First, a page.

Though non-gamers may find it a bit odd, eSports is huge, and growing.
eSports - essentially competitive video gaming - has become huge, not only as a practice in itself, but as a spectator sport. According to research by newzoo, the global eSports audience reached 226 million in 2015, representing 27% year-on-year growth. But more than that, eSports revenue is projected to top $1.07 billion by 2019, with China and South Korea leading the way.
The growth in eSports has been most significantly highlighted by the growth of gaming-dedicated website Twitch which now attracts more than 100 million viewers per month. Those viewers tune in to watch other people playing games - which, again, may seem odd to the uninitiated, but the numbers don't lie.
Twitch has become so big, in fact, that Amazon purchased the network for $970 million in 2014. The gaming platform even has YouTube spooked - around this time last year, YouTube launched "YouTube Gaming", a gamer-dedicated platform featuring more than 25,000 pages focused on specific games and on showcasing fan-made videos and gaming content. And the logic behind why YouTube would go to such efforts is solid - around half of YouTube's top 100 channels are dedicated to gaming, bringing millions of viewers to the site every day.
Make no mistake, gaming is huge, and growing. And as with anything that's growing in popularity on the internet, Facebook has also been paying attention.
Today, Blizzard Entertainment, the makers of the popular Diablo, Warcraft and Starcraft games, have announced that they'll be building social logins and Facebook's live-streaming API into their games. That means gamers will now be able to stream direct to their Facebook timelines and Pages, a move which could make Facebook a much bigger player in the space. And the partnership with Blizzard comes at a particularly opportune time, with the release of the new Warcraft live action movie - the first in what's projected to be a series - coming up later this week.
And while Twitch is the clear leader and has built a dedicated fan community in the gaming space, Facebook comes, as always, with their massive audience reach potential. According to TechCrunch, more than 650 million people already play Facebook-connected games, so there's a clear appetite for gaming on The Social Network, while Facebook itself is used by more than a billion people, every day.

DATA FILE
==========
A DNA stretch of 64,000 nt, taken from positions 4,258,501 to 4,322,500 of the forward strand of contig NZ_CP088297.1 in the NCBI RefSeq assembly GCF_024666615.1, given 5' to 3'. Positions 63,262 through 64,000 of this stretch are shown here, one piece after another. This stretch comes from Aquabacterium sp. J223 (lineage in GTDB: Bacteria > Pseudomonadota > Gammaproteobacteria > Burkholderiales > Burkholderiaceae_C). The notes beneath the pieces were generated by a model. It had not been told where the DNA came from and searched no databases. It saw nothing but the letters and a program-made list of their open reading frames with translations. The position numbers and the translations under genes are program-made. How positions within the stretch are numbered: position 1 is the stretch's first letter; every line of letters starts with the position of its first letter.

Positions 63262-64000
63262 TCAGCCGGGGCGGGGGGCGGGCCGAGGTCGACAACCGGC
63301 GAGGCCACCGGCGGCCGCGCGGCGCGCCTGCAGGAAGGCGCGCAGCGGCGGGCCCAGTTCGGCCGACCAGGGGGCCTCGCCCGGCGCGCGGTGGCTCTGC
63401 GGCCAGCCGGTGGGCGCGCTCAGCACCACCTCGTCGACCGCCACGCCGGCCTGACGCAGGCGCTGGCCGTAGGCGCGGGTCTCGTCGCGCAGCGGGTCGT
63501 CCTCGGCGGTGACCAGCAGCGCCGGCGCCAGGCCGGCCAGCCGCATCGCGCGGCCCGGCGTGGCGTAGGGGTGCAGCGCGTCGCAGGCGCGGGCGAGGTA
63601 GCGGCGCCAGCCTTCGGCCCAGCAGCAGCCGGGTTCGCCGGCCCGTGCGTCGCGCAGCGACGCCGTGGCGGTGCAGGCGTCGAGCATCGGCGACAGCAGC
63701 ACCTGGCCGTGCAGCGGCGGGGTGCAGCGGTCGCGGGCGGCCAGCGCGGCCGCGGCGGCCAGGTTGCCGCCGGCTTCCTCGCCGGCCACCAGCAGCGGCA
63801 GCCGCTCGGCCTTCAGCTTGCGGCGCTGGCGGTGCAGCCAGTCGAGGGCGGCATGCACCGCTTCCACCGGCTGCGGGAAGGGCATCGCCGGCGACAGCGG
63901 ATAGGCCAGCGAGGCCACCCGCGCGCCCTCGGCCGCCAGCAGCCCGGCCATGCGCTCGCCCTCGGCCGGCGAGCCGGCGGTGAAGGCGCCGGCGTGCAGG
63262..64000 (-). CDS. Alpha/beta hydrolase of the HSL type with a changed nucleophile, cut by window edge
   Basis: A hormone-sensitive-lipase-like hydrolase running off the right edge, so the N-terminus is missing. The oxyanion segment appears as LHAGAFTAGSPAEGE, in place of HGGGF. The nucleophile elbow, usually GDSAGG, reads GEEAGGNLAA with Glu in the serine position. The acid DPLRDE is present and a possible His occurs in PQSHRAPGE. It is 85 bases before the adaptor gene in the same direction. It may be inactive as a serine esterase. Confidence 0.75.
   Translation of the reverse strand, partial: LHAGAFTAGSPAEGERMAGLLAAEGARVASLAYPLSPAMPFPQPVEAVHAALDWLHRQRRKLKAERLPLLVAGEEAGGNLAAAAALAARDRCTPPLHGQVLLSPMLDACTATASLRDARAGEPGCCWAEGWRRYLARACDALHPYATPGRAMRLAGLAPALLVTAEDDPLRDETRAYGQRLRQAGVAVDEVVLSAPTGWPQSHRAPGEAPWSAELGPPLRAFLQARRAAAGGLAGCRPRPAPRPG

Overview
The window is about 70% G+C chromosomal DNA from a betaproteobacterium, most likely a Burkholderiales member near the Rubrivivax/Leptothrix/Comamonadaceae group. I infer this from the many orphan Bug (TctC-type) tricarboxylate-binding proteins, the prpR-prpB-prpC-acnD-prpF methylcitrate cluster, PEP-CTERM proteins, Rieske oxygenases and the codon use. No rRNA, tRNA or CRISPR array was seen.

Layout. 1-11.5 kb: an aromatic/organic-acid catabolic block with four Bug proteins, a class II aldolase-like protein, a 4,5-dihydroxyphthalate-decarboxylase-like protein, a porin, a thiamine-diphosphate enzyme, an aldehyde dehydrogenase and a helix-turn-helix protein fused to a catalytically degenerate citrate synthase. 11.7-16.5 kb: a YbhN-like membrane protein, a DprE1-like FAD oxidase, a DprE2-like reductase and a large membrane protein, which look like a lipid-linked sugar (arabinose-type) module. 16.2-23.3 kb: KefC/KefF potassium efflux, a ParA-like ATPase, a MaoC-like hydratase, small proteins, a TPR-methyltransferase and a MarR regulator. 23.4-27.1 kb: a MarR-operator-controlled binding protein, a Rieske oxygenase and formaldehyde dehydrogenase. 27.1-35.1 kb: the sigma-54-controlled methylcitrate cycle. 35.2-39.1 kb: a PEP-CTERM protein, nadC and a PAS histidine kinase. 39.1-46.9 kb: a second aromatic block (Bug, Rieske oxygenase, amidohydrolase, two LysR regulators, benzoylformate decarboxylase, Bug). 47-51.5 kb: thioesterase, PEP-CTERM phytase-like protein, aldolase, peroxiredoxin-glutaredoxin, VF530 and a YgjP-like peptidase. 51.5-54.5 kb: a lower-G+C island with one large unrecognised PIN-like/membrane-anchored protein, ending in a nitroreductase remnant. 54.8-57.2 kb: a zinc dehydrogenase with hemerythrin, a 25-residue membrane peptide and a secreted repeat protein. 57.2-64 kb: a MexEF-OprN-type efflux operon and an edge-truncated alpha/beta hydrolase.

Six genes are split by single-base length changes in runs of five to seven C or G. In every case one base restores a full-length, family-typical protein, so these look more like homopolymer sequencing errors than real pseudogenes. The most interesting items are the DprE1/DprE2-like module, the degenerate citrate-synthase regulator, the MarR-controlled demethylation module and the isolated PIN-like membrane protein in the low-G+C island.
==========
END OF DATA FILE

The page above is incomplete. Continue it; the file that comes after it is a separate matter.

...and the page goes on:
That audience is pretty much impossible for other networks to compete with - if Facebook can show the gaming community that they can get more audience on their network, and that they can integrate their combined social and community efforts all on one platform, that could convince some to switch across.
In terms of associated benefits, having more gamers on platform means increased marketing opportunities for brands looking to reach that audience.
According to Twitch, the platform reaches half of all Millennial males in the US.
That's a similar stat to the one touted by Snapchat, which claims to reach more than 60% of US 13-34 year olds. And that's an audience Facebook would love to have more hold over, particularly considering the ongoing rise of Snapchat - if they can get that through gaming, that'd be a huge win, so it's little surprise to see Facebook giving gamers more focus.
Interestingly, Twitter is also making a pitch to gaming advertisers ahead of this year's E3 Electronic Entertainment Expo event (happening June 14-16). Via their Advertising blog, Twitter claims that gamers are increasingly active on the platform, and are more active buyers than normal users.
And among Twitter's key points for reaching this audience?
- 53% of gamers interact with trailers/videos of game play
The Twitter data once again underlines the growing popularity of gaming content, and of the value in reaching this audience.
If you're looking to reach Millennial males, Facebook's latest move into gaming is one most definitely worth watching - the more they can build that audience on the platform, the more significant a consideration it will be as an outreach option.